Roman Governor with these words intended to call the attention of the Jewish magistrates and chief priests to the fact that no noble personage and much less a king, is ever condemned to the infamous and cruel death of the cross. This wise and kind remark drew out again the chief priests who answered: "We have no king but Caesar." (Jn. 19) "Pilate St. Matthew says, seeing that he prevaileth nothing, but rather a tumult was made, having taken water, washed his hands before the people saying: I am innocent of the blood of this just man; Look you to it. And all the people answering said: His blood be upon us and upon our children." (Mt. 20:24) Having heard these words Pilate delivered them Jesus our Lord to be crucified. "And they took Jesus and led him forth. And bearing his own cross he went forth to that place which is called Calvary, but in Hebrew Golgotha, where they crucified him." (Jn.19)
7. The awful tragedy is thus brought to a close. The principal actors therein have been the chief priests and the Jewish magistrates. The people have followed the example of their civil and ecclesiastical superiors. This is very natural, because, "As the judge of the people is himself, so also are his ministers, and what manner of man the ruler of a City is, such also are they that dwell therein." (Eccli. 10:8) Woe to the nation where judgment and justice is perverted by the rulers and magistrates, and the true or pretended ministers of religion become their associates in iniquity. "A kingdom is translated from one people to another, because of injustices and wrongs, and injuries and diverse deceits." (Eccli. 10:8) The Jewish magistrates, senators, officers and chief priests have conspired to commit injustices, wrongs, injuries and all manner of deceits against the essential holiness, truth and honesty of the incarnate Son of God, the Messias and the Savior of the world. More cruel than savages, worse than the beasts of the forests, they are not moved by his extreme sufferings, but with a diabolical frenzy they clamor for more terrible tortures, for the horrible death of the cross. "Crucify him, Crucify him." Our divine Lord on the balcony deeply feels this cruel outrage. He knows that the chief priests and Jewish magistrates demand his crucifixion that he may die in extreme pain and deepest ignominy, and thus his memory may forever be branded with infamy. Our Lord knows that these bad and malicious men not only desire to deprive him of life, but by the nature and circumstances of his death, they are anxious to render his name infamous and detestable among all future generations. St. John Chrysostom asks: "Why do the chief priests and Jewish magistrates demand the crucifixion of Jesus? And answers: because it was ignominious." They were afraid lest his memory should be transmitted to posterity with honor; hence, to prevent this, they select the death of the cross, not reflecting that truth shines more powerfully when an attempt is made to conceal it. "Cum impeditur magis apparet Veritas." (A Lapide in Matt. 27:22)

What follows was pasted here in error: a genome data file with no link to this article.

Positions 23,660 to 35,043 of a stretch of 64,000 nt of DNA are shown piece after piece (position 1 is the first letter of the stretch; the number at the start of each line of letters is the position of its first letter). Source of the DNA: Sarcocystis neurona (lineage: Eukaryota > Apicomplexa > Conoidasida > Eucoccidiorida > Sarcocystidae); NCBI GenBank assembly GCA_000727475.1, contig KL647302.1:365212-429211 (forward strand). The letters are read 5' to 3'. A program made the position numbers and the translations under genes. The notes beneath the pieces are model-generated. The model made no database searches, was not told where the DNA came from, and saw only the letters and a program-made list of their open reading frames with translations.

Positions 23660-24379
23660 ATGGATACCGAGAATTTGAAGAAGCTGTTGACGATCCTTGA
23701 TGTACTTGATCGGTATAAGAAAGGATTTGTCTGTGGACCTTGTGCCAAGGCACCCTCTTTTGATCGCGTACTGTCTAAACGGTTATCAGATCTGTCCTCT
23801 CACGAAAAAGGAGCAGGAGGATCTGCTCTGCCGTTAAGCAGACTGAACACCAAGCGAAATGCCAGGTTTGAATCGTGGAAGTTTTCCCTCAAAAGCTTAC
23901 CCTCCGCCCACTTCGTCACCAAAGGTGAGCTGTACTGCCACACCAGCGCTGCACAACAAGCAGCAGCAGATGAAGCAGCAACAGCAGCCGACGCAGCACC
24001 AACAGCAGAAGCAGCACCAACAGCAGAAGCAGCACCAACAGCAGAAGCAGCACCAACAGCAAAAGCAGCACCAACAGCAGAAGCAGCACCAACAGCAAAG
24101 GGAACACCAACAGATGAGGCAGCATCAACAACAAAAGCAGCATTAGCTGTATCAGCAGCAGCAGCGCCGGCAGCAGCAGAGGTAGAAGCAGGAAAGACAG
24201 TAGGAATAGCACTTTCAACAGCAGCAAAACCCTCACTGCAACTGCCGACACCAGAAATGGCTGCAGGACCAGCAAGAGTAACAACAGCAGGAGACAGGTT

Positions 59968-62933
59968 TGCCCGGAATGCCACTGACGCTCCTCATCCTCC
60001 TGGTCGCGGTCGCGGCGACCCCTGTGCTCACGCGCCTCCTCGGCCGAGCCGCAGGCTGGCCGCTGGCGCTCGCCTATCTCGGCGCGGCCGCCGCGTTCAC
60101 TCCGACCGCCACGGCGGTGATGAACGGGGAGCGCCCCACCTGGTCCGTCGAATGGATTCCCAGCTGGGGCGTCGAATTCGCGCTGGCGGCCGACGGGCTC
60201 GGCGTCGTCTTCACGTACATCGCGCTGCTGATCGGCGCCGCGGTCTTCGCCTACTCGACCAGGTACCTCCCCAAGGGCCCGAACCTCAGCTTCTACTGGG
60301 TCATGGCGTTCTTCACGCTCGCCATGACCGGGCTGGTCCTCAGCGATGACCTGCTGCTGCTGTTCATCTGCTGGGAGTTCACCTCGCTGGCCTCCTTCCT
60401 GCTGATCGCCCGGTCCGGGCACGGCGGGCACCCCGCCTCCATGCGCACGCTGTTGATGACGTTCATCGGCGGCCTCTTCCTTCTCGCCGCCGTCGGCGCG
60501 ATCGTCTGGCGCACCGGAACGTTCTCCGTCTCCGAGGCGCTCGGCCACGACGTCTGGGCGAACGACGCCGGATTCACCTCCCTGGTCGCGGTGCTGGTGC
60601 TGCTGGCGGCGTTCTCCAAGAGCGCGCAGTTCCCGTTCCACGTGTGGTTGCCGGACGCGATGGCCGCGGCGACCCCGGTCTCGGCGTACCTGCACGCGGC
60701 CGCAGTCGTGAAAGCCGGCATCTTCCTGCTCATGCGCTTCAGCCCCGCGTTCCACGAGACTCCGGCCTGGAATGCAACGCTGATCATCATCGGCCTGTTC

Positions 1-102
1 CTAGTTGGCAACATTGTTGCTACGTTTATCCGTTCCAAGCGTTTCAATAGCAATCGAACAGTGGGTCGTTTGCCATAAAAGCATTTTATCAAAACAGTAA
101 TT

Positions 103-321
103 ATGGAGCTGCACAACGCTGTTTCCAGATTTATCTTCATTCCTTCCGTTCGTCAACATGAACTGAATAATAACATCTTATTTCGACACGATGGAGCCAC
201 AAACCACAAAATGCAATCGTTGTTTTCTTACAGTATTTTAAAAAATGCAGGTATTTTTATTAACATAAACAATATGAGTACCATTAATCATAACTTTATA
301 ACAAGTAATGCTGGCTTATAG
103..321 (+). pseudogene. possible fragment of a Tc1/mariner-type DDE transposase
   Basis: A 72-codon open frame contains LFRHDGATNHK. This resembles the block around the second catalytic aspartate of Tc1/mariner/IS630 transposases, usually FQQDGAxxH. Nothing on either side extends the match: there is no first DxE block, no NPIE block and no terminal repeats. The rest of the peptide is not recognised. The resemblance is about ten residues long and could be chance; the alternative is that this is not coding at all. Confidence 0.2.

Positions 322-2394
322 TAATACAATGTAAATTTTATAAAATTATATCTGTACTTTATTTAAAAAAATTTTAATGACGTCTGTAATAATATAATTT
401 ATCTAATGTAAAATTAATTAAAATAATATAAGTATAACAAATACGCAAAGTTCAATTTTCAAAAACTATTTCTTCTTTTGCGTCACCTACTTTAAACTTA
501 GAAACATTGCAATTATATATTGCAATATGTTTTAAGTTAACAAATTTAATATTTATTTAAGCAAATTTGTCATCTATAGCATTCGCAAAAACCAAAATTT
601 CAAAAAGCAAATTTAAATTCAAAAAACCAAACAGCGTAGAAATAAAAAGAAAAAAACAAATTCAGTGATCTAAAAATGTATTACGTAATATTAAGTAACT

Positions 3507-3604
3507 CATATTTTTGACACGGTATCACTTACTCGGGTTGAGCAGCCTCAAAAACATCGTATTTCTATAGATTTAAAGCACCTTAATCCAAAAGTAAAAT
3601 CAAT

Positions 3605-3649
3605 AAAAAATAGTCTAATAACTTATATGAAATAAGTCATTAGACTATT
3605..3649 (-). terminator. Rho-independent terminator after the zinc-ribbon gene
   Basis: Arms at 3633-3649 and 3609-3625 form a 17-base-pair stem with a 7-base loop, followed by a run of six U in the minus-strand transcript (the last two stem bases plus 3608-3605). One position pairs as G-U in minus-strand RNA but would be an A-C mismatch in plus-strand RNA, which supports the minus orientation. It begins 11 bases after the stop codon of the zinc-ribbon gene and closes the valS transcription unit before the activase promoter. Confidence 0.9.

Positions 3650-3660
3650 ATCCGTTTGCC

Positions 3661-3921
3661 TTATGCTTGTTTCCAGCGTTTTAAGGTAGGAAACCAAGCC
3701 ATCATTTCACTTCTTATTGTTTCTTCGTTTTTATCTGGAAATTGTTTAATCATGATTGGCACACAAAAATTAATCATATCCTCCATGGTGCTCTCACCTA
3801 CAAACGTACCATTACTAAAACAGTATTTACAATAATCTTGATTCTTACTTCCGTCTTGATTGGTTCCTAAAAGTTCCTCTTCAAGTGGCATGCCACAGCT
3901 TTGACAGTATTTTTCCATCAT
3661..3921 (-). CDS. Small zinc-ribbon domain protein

The royal prophet, speaking in the person of our suffering Lord, compares the Jewish magistrates and chief priests to savage beasts. "Many dogs have encompassed me. The council of the malignant hath besieged me. They have opened their mouths against me as a lion ravening and roaring." (Ps. 21:14) "My inheritance, the Synagogue, is become to me as a lion in the wood: it hath cried out against me." (Jer. 22:8) And now, 0 ye inhabitants of Jerusalem, and ye men of Juda, judge between me and my vineyard. What is there that I ought to do more to my vineyard, that I have not done?....For the vineyard of the Lord of hosts is the house of Israel, and the men of Juda....And I looked that they should do judgment, and behold iniquity: and do justice, and behold a cry .... Therefore is my people led away captive,... their nobles have perished with famine, and their multitudes were dried up with thirst. Therefore hath hell enlarged her soul, and opened her mouth without bounds: and their strong ones and their people, and their high and glorious ones shall go down into it. And man shall be brought down, and man shall be humbled, and the eyes of the lofty shall be brought low... And the Lord of hosts shall be exalted in judgment, and the holy God shall be sanctified in justice." (Is. 5)
In the following chapters we shall consider the realization of these terrible threats announced by the prophet, in the name of the Lord to the guilty children of Israel.